Agile Methodology - Manifesto



In February 2001, at the Snowbird resort in Utah, 17 software engineers met to discuss lightweight development methods. The result of their meeting was the following Agile Manifesto for software development −

We are uncovering better methods of developing software by doing it and helping other people do it. Through this work, we have come to value −

  • Individuals and interactions over Processes and tools
  • Working software over Comprehensive documentation
  • Client collaboration over Contract negotiation
  • Responding to change over Following a plan

That is, while there is value in the items on the right, we value the items on the left more.

Twelve Principles of Agile Manifesto

  • Customer Satisfaction − Highest priority is given to fulfill the requirements of clients through early and consistent delivery of valuable software.

  • Welcome Change − Changes are inescapable during software development. Ever-changing requirements should be welcome, even late in the development stage. Agile processes should work to increase clients' competitive advantage.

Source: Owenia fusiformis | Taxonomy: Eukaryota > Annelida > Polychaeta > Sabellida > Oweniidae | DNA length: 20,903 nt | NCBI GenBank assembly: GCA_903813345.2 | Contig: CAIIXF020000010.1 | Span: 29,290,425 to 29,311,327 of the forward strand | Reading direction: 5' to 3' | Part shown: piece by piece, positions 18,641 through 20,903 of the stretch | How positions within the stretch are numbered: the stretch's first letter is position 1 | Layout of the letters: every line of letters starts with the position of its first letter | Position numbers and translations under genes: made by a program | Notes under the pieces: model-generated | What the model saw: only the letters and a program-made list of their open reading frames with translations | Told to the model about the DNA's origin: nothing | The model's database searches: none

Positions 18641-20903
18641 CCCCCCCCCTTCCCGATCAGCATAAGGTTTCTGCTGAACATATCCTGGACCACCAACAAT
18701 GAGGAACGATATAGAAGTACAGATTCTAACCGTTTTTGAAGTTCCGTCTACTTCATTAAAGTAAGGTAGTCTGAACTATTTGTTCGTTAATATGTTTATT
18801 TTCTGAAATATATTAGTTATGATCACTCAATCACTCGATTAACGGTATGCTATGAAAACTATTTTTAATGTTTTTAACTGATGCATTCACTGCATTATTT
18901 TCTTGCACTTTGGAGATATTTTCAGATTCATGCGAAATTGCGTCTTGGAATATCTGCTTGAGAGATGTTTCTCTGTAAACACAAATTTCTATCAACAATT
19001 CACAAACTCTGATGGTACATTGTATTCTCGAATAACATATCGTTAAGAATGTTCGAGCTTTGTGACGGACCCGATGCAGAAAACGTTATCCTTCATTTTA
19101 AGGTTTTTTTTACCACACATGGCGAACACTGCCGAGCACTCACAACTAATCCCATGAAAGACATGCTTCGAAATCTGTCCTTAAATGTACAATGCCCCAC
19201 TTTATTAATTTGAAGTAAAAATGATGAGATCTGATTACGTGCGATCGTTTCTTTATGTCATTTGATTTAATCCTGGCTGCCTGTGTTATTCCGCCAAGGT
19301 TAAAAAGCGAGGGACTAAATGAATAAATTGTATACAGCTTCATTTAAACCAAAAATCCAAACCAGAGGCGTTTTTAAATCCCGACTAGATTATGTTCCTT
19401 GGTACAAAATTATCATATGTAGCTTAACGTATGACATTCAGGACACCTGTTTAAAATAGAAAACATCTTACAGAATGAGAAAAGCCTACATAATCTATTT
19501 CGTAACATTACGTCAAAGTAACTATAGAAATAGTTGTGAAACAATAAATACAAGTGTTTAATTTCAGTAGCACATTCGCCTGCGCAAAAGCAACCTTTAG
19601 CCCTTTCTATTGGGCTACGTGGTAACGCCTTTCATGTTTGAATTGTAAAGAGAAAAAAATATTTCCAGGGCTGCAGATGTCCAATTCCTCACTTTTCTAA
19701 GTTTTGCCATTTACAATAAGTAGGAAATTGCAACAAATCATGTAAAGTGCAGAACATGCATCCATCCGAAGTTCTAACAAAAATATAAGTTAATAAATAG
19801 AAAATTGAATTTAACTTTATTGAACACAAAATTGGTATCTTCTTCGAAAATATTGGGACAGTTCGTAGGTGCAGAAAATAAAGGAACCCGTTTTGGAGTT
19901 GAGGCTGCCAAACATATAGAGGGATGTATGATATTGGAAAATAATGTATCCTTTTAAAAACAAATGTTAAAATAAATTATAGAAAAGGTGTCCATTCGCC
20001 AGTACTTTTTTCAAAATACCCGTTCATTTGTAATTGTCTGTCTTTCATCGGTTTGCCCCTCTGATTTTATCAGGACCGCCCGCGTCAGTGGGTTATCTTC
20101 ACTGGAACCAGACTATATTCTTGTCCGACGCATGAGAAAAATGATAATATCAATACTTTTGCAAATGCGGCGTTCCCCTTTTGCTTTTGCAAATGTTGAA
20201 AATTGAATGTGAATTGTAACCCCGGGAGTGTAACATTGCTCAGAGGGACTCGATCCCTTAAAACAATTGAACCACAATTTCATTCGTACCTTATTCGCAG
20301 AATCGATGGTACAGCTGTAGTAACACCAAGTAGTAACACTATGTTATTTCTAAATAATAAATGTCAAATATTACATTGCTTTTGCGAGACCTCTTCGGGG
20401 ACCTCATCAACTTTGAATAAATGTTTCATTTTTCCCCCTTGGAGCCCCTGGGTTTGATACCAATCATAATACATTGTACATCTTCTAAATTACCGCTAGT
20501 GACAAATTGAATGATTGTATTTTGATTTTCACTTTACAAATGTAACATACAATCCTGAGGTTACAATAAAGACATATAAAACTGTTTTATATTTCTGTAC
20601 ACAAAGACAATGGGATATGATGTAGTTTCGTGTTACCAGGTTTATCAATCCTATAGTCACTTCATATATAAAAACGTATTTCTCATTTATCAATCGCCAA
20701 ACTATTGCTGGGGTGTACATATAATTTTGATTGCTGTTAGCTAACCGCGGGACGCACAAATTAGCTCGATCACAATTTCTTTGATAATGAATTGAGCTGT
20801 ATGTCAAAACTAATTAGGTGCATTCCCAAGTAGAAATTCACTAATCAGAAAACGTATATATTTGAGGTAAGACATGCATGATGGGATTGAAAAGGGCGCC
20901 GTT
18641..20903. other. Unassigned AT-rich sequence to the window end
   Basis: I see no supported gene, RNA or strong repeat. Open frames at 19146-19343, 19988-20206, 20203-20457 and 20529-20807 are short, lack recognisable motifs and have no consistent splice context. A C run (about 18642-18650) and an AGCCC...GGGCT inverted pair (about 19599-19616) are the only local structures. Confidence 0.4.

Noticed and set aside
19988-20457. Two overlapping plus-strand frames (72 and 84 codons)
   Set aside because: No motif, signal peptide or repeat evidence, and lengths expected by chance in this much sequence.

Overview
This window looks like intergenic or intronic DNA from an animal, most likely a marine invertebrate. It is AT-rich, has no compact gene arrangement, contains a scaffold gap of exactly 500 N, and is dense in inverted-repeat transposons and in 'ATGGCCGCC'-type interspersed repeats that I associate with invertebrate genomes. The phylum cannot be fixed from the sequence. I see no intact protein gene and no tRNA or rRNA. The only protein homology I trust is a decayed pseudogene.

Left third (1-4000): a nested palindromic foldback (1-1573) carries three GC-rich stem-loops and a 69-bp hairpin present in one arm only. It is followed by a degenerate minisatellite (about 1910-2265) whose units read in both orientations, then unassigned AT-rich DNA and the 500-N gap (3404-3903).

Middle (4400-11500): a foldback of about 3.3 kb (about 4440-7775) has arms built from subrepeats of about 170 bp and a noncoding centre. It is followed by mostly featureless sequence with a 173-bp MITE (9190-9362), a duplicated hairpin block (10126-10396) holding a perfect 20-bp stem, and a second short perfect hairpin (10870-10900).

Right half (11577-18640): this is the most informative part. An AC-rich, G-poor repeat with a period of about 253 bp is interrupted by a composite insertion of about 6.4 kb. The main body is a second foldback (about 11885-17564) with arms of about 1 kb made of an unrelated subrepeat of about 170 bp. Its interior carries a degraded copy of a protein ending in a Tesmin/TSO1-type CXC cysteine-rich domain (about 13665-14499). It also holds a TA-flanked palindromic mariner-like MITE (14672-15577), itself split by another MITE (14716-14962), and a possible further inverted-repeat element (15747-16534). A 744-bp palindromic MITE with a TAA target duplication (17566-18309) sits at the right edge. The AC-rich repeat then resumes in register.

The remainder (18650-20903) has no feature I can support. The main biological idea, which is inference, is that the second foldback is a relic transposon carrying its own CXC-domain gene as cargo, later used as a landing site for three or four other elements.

• Deliver a Working Software − Deliver a working software frequently, ranging from a few weeks to a few months, considering shorter time-scale.

  • Collaboration − Business people and engineers must work together during the whole life of a project.

  • Motivation − Projects should be built around motivated people. Provide an environment to support individual colleagues and trust them so as to make them feel responsible to get the job done.

  • Face-to-face Conversation − Face-to-face conversation is the most proficient and effective way of conveying information to and within a development team.

  • Measure the Progress as per the Working Software − Working software is the key and it ought to be the primary measure of progress.

  • Maintain Constant Pace − Agile processes aim towards sustainable development. The business, the engineers, and the users should be able to maintain a consistent pace with the project.

  • Monitoring − Pay regular attention to technical excellence and good design to upgrade agility.

  • Simplicity − Keep things basic and use basic terms to measure the work that isn't finished.

  • Self-organized Teams − An agile team should be self-organized and should not depend heavily on different teams because the best architectures, prerequisites, and designs emerge from self-organized teams.

  • Review the Work Regularly − Review the work done at regular intervals so that the team can reflect on how to become more effective and adjust its conduct accordingly.





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